What is chorioamnionitis?
Chorioamnionitis is an infection of the placenta (membranes) and the amniotic fluid. Chorioamnionitis is rare. Only a small number of women will get it. Chorioamnionitis is dangerous because it can cause a blood infection in the mother called bacteremia. Bacteremia can cause the baby to come early. It can also cause a serious infection in the newborn.
Chorioamnionitis is most often caused by bacteria commonly found in the vagina. This includes Escherichia coli (E. coli) and Group B streptococcus. Chorioamnionitis happens when the amniotic sac, or membrane is broken for a long time. This allows bacteria in the vagina to move up into the uterus.
What are the symptoms of chorioamnionitis?
The symptoms of chorioamnionitis may be different for each person. Some symptoms are:
Fast heart rate in mother and baby
Tender or painful uterus
A foul smell from the amniotic fluid
The symptoms of chorioamnionitis sometimes look like other conditions or medical problems. Always see your health care provider for a diagnosis.
How is chorioamnionitis diagnosed?
Your provider will ask about your medical history and give you a physical examination. He or she may be able to diagnose chorioamnionitis just by your symptoms. You may also need a laboratory test to check for infection.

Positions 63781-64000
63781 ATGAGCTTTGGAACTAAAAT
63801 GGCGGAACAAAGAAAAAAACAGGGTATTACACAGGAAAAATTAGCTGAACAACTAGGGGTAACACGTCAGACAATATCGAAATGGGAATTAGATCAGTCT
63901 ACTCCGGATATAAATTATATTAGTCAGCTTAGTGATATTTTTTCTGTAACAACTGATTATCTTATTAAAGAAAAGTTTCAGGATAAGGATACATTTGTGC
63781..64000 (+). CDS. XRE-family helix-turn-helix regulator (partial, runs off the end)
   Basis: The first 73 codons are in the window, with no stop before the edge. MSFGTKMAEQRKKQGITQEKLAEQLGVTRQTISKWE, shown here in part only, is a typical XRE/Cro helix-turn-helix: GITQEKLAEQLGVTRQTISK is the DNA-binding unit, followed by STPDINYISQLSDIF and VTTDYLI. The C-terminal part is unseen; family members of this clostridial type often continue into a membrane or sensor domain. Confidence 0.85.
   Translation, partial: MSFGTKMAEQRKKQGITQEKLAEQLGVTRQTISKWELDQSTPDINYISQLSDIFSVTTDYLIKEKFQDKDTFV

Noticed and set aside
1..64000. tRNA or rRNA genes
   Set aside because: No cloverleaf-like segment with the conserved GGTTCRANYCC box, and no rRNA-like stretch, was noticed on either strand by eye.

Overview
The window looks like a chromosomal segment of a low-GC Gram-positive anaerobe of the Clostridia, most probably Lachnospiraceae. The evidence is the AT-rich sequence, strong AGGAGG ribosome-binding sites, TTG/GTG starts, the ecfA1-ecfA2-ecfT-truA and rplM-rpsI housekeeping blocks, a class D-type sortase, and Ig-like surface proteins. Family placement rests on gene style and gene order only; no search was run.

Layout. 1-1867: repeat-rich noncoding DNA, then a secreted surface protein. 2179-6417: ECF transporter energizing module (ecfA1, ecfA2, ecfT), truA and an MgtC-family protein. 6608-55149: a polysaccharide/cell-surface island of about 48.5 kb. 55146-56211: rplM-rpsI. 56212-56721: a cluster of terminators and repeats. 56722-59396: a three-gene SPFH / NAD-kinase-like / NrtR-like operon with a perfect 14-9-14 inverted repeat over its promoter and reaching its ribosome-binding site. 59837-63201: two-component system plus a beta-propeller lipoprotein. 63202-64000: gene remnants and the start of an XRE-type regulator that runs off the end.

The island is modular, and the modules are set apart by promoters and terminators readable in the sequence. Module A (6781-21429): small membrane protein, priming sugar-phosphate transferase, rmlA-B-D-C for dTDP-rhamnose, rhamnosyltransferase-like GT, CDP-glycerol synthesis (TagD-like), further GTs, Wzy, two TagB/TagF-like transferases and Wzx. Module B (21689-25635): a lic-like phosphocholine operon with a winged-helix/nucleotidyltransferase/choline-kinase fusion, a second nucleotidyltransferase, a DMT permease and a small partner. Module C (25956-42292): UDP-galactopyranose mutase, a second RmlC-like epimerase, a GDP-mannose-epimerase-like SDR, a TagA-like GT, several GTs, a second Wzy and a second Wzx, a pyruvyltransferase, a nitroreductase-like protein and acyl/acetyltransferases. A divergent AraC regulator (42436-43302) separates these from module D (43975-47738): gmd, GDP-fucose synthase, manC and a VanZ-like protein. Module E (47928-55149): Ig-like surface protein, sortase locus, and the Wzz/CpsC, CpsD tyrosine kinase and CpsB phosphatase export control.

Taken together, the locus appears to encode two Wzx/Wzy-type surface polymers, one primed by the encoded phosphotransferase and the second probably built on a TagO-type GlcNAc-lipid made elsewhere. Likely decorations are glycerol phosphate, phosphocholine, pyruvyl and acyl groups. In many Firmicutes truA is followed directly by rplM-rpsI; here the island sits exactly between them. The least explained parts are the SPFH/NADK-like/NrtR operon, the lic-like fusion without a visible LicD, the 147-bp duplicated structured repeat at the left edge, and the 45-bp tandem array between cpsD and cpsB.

Your health care provider may suggest a test called an amniocentesis. During this test, your health care provider uses a needle to take a small amount of amniotic fluid for testing.
Treatment for chorioamnionitis
Your health care provider will figure out the best treatment for you and your baby based on:
Your overall health and medical history
How far along in your pregnancy you are
How sick you are
How well you and your baby can handle specific medications, procedures, or therapies
How long the condition is expected to last
Your opinion or preference
Antibiotics are used to treat chorioamnionitis as soon as the infection is found. Your health care provider may encourage you to deliver your baby early to prevent complications for you and your baby. You may need to keep taking antibiotics after your baby is born.